Nice shot - esp. since it was in the ol' man's neighborhood.
In '42, Ballantine was the largest brewery in the NYC-NJ metro area (well, the entire east coast for that matter- they were #4 in the nation, with #1-3 out in sticks, in Missouri and Wisconsin ).
But given the specific borough he lived in, the neighbors might have been more likely to drink Schaefer (#5) or Rheingold (#8) brewed a few blocks away, or even Ruppert out of Manhattan (#6).
Any updates on the XXX? I live in Baltimore and over the last month or so it's become really easy to find--like, sixers are showing up not only at beer stores but even at corner liquor marts. The dude at the liquor store said he heard it was a reformulation, but lord knows if he was just BS'ing.
Frankly, I like the current XXX. You can definitely taste the cascade and the aroma from the dry hopping, with fainter than a typical modern APA, is still apparent, and pleasant. It's something like a bridge between a relatively hoppy adjunct (like, say, the Gusto Schlitz) and a lighter APA. I got no idea what it was like back in the day, however.
Ya never know what's going on with Pabst (even their customer service people are pretty vague and if you talk to more than one, they can be contradictory) but the company rather quickly dropped the "new" revived Ballantine-branded ales - Burton, Brewer's Gold and IPA, they no longer list the brand on their main Pabst Portfolio webpage and clicking on www.BallantineAle.com takes you to the Pabst Blue Ribbon site.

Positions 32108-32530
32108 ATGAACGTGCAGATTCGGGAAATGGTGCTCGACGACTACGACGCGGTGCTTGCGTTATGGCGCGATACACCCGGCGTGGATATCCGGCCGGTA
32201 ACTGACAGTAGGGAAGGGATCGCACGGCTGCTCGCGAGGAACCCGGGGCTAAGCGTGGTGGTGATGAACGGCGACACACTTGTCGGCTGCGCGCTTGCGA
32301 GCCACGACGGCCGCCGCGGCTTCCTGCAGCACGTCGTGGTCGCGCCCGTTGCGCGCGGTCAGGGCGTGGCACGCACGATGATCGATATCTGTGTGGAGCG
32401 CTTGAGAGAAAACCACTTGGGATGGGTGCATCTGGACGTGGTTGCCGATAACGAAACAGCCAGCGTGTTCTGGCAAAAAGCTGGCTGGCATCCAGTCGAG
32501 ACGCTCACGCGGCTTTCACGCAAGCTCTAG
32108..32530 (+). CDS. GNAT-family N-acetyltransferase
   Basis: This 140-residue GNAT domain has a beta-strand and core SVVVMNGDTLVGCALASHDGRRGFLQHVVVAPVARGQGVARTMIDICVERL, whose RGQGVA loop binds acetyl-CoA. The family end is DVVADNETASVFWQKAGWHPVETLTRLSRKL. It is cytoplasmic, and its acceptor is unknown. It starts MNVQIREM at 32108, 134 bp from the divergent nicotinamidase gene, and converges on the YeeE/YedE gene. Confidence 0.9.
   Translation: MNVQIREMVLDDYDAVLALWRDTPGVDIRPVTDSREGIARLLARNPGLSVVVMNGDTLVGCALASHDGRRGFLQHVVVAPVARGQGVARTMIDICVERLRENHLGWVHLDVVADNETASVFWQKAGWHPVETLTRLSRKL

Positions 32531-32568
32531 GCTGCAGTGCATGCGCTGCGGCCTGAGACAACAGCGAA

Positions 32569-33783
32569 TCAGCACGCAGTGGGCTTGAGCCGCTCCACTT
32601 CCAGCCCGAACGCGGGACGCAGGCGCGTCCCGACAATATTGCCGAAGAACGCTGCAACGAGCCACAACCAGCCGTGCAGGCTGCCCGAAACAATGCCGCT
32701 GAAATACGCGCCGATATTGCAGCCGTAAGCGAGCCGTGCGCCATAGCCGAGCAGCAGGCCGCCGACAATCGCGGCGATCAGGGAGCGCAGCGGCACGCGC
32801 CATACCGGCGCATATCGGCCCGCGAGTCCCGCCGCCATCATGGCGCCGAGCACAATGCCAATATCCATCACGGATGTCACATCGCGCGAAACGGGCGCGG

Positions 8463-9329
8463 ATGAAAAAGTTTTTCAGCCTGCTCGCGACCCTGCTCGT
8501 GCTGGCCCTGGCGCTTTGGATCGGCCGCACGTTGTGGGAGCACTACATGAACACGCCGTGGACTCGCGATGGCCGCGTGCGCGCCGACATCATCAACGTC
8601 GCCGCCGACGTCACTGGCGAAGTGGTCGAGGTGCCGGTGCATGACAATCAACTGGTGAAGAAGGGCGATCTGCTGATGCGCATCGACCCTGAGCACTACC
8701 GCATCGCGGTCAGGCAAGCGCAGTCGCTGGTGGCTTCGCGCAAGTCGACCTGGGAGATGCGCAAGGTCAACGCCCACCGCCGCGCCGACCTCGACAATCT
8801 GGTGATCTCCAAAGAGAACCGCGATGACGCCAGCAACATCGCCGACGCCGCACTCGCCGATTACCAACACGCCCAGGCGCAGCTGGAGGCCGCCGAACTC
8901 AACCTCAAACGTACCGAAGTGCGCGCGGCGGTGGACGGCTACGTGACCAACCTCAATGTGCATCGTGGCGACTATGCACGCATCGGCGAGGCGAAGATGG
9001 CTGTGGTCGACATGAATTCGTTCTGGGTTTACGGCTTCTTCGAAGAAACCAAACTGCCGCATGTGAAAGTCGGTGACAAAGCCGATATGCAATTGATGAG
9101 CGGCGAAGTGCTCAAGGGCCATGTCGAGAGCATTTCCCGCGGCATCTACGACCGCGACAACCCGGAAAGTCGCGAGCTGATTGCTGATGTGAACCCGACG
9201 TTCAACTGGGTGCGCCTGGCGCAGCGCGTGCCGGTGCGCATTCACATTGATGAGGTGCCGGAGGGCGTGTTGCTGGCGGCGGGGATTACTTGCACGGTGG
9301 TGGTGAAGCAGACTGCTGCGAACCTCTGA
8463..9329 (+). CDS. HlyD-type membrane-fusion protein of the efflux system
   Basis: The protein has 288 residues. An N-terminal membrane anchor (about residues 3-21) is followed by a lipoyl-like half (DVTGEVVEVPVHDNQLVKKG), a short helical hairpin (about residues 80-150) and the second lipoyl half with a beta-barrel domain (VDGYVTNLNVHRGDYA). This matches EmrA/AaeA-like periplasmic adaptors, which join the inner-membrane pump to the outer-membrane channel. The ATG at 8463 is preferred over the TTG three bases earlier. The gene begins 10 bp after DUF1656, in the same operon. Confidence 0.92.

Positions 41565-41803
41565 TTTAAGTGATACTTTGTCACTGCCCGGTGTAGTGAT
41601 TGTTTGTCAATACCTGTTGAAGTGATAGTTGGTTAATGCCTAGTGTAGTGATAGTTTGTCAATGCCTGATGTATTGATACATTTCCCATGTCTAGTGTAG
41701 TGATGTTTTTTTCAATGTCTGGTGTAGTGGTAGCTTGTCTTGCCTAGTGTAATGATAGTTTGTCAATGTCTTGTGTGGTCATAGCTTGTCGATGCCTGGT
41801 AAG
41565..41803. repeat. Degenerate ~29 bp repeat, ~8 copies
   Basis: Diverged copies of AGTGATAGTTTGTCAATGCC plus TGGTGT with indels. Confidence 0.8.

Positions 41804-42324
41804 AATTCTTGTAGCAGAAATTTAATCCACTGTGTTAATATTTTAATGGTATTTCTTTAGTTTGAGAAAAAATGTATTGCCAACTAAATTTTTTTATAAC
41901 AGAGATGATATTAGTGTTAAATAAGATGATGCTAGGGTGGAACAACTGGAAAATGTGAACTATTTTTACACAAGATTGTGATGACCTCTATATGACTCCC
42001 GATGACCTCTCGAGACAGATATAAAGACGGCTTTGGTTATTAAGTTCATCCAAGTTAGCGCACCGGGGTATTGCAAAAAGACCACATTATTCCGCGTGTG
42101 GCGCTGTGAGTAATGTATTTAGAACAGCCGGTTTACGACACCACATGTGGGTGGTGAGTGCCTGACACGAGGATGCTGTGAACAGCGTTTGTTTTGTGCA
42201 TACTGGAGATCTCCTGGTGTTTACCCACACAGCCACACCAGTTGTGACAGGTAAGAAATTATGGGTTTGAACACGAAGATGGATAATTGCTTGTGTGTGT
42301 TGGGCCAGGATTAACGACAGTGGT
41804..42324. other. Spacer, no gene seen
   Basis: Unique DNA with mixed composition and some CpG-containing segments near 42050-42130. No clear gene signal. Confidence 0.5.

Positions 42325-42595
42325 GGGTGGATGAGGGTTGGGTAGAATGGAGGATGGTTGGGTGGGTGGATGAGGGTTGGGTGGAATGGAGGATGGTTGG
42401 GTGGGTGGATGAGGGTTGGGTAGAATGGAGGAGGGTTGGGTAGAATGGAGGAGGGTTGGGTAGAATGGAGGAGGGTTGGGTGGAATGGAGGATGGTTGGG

And they don't even bother using the iconic green bottle (granted, that could be seen as a plus IF the beer was any good).
Makes it seem that their long promised revival of Ballantine XXX Ale would be unlikely. I'd guess it is more likely that a local PBR/National Bohemian distributor was having good luck with those brands or their malt liquor line-up (the segment that Ballantine Ale has wound up in) and asked, "Uh, what else ya got?"
With the Ballantine XXX Ale site gone, no way to check the local distributor. I'd give them a call.
Into the early '60s, Ballantine was one of the largest selling brands in MD, after the two large locals, National and Carling, and AB. They even operated their own wholesale "branch" in Baltimore into the mid-1960s.
It was either Ballantine XXX or Carling's Black Label that was the first brew to flow passed these taste buds so many years ago, a sip from Dad's glass.